Cerebral Imaging Centre, Douglas Mental Health University Institute, McGill University, Montreal, QC, Canada Department of Psychiatry, McGill University, Montreal, Quebec, Canada Department of Biological and Biomedical Engineering, McGill University, Montreal, Quebec, Canada
Luis Augusto Paim Rohde
Affiliation:
Graduate Program in Psychiatry and Behavioral Sciences, Universidade Federal do Rio Grande do Sul, rua Ramiro Barcelos 2350, Porto Alegre, 90035-003, Brazil National Institute of Developmental Psychiatry for Children and Adolescents (INCT-CNPq), São Paulo, SP, Brazil
Eurípedes Constantino Miguel
Affiliation:
National Institute of Developmental Psychiatry for Children and Adolescents (INCT-CNPq), São Paulo, SP, Brazil Universidade de São Paulo (USP), São Paulo, Brazil
Tomas Paus
Affiliation:
Departments of Psychology and Psychiatry, University of Toronto, Toronto, ON, Canada Department of Psychiatry, Faculty of Medicine, University of Montreal, Montreal, Quebec, Canada Centre hospitalier universitaire Sainte-Justine, University of Montreal, Montreal, Quebec, Canada
Giovanni A. Salum
Affiliation:
Graduate Program in Psychiatry and Behavioral Sciences, Universidade Federal do Rio Grande do Sul, rua Ramiro Barcelos 2350, Porto Alegre, 90035-003, Brazil Section on Negative Affect and Social Processes, Hospital de Clínicas de Porto Alegre, Universidade Federal do Rio Grande do Sul, Porto Alegre, RS, Brazil National Institute of Developmental Psychiatry for Children and Adolescents (INCT-CNPq), São Paulo, SP, Brazil Department of Psychiatry and Legal Medicine, Universidade Federal do Rio Grande do Sul, Rua Ramiro Barcelos 2350, Porto Alegre, 90035-003, Brazil
*
Author for correspondence: Marina S. Borges, E-mail: marinaspierborges@gmail.com

Abstract

Background

Understanding deviations from typical brain development is a promising approach to comprehend pathophysiology in childhood and adolescence. We investigated if cerebellar volumes different than expected for age and sex could predict psychopathology, executive functions and academic achievement.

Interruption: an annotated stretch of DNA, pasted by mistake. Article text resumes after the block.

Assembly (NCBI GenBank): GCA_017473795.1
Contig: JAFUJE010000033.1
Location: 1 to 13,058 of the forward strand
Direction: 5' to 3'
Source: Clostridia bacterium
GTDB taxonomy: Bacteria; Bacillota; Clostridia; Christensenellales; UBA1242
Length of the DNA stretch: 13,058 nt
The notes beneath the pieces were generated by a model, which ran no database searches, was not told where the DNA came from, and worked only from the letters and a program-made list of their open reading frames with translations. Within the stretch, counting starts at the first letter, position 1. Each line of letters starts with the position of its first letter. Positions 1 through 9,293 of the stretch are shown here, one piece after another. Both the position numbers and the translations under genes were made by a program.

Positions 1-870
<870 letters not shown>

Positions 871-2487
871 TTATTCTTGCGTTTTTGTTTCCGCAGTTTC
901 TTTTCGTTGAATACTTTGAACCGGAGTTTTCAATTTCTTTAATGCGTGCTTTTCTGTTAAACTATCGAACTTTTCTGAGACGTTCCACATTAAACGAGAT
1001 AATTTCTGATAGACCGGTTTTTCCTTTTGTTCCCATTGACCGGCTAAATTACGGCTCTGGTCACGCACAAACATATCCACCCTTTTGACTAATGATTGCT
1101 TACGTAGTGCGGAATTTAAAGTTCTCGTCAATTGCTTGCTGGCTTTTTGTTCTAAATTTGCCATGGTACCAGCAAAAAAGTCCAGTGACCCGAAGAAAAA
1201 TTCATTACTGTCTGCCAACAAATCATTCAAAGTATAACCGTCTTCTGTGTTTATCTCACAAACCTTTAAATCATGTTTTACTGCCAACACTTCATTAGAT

Methods

Children and adolescents aged 6–17 years from the Brazilian High-Risk Cohort Study for Mental Conditions had their cerebellar volume estimated using Multiple Automatically Generated Templates from T1-weighted images at baseline (n = 677) and at 3-year follow-up (n = 447). Outcomes were assessed using the Child Behavior Checklist and standardized measures of executive functions and school achievement. Models of typically developing cerebellum were based on a subsample not exposed to risk factors and without mental-health conditions (n = 216). Deviations from this model were constructed for the remaining individuals (n = 461) and standardized variation from age and sex trajectory model was used to predict outcomes in cross-sectional, longitudinal and mediation analyses.

Results

Cerebellar volumes higher than expected for age and sex were associated with lower externalizing specific factor and higher executive functions. In a longitudinal analysis, deviations from typical development at baseline predicted inhibitory control at follow-up, and cerebellar deviation changes from baseline to follow-up predicted changes in reading and writing abilities. The association between deviations in cerebellar volume and academic achievement was mediated by inhibitory control.

Conclusions

Deviations in the cerebellar typical development are associated with outcomes in youth that have long-lasting consequences. This study highlights both the potential of typical developing models and the important role of the cerebellum in mental health, cognition and education.

Type
Original Article
Copyright
Copyright © The Author(s), 2022. Published by Cambridge University Press

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Footnotes

*

equally contributed.